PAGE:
This is a collection of electronics equipment and parts that I purchased last year, which belonged to Bob Sewell. It was an interesting synchronicity that this was all sitting on shelves in a basement in a house literally across the street from me.
My shop is almost finished and I’ll be able to go through and test some of these devices to see what works and whatever I don’t need will probably be donated to EPD Laboratories, Inc, Eric Dollard’s non-profit organization if there is anything useful to him for his projects.
It’s difficult to say who developed the first electric car that charges it’s own batteries by coasting down a hill and having the motor become a generator.
One thing is for sure, in the 1950’s, Bob Sewell, of Spokane, Washington, retrofit a 1947 Crosley Station Wagon with an aircraft starter motor that exactly accomplishes these regenerative methods and he did it as an Electrical Engineering student at the University of Idaho.
It made national news and was even featured in a full page story in the November 1957 issue of Popular Mechanics. See it here: November 1957 Popular Mechanics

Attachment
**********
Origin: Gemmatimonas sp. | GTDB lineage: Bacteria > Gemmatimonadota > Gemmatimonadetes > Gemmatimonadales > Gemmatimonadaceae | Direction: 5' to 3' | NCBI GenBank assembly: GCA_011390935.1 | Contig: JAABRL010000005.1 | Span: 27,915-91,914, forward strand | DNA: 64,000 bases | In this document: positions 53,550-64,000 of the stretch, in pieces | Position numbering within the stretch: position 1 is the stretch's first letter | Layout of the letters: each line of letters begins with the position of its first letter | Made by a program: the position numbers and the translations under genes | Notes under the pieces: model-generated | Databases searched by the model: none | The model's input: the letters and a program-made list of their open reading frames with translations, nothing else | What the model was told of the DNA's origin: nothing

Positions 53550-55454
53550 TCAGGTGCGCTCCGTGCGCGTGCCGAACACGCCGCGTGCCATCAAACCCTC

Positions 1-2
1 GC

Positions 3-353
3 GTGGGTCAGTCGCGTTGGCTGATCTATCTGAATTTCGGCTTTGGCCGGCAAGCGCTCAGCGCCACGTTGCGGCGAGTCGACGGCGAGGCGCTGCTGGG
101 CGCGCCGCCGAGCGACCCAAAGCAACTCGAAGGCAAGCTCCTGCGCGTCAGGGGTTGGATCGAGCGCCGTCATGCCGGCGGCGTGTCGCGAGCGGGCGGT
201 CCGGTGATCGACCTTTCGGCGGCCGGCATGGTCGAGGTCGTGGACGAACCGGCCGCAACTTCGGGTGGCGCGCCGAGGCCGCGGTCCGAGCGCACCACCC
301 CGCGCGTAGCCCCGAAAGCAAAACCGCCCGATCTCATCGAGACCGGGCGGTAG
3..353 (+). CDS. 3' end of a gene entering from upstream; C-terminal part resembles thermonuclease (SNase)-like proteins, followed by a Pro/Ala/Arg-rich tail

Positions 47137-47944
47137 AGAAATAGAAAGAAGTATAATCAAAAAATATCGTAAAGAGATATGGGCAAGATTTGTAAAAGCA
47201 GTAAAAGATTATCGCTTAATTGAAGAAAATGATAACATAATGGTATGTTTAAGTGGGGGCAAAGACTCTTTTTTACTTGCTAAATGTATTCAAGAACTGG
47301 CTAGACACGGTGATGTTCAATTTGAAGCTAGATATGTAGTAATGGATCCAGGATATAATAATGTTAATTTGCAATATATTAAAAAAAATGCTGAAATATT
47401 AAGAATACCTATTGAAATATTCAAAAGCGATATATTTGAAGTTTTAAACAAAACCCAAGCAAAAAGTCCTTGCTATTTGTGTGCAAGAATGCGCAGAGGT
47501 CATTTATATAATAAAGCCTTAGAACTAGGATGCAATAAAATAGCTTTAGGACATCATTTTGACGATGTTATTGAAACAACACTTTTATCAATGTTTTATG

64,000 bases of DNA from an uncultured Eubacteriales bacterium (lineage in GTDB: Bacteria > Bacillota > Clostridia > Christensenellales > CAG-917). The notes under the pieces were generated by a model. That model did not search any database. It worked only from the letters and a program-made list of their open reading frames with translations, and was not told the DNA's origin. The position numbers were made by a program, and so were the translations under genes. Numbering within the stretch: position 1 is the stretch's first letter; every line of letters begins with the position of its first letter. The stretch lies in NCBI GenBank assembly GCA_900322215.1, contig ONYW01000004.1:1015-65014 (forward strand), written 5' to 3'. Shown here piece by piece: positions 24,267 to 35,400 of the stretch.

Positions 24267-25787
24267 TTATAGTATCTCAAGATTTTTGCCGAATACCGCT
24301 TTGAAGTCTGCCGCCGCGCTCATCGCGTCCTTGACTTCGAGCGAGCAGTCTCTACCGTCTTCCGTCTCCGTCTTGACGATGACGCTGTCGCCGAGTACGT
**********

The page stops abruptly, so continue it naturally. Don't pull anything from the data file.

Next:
In a popular article about electric cars back in 1960, which was published in the Saturday Evening Post, Bob Sewell is even mentioned in the same paragraph as the legend Charles Proteus Steinmetz. Apparently, Steinmetz had worked out the regenerative electric car back in 1913.
“As the subject heats up, ideas keep popping out: Why not put electric chargers on parking meters, an extra dime giving a parked car ten miles of recharge while it waits? Why not design the motor to become a generator going downgrade, recharging the battery and helping to brake the car? Charles P. Steinmetz, the electrical wizard, had that worked out in 1913. Robert Sewell, an engineering student at the University of Idaho last year, now with Washington Water Power, has applied this idea to an electrified Crosley station wagon.”
Bob recently passed away so there is a lot we’ll never get to share with each other in regards to some fun and exciting electrical experiments. He definitely had a sparkle in his eye when I told him about some of the work of Eric Dollard, Jim Murray and others we’re involved with. Whenever Eric Dollard stayed at my home, he parks his car in perfect view for Bob to see all the antennas on it – something Bob could appreciate as a Ham Radio operator. Bob Sewell was my neighbor.
I’ll always remember him waving at me every time he drove by my house in his little maroon PT Cruiser, literally driving about 2 miles per hour. Happy travels Bob!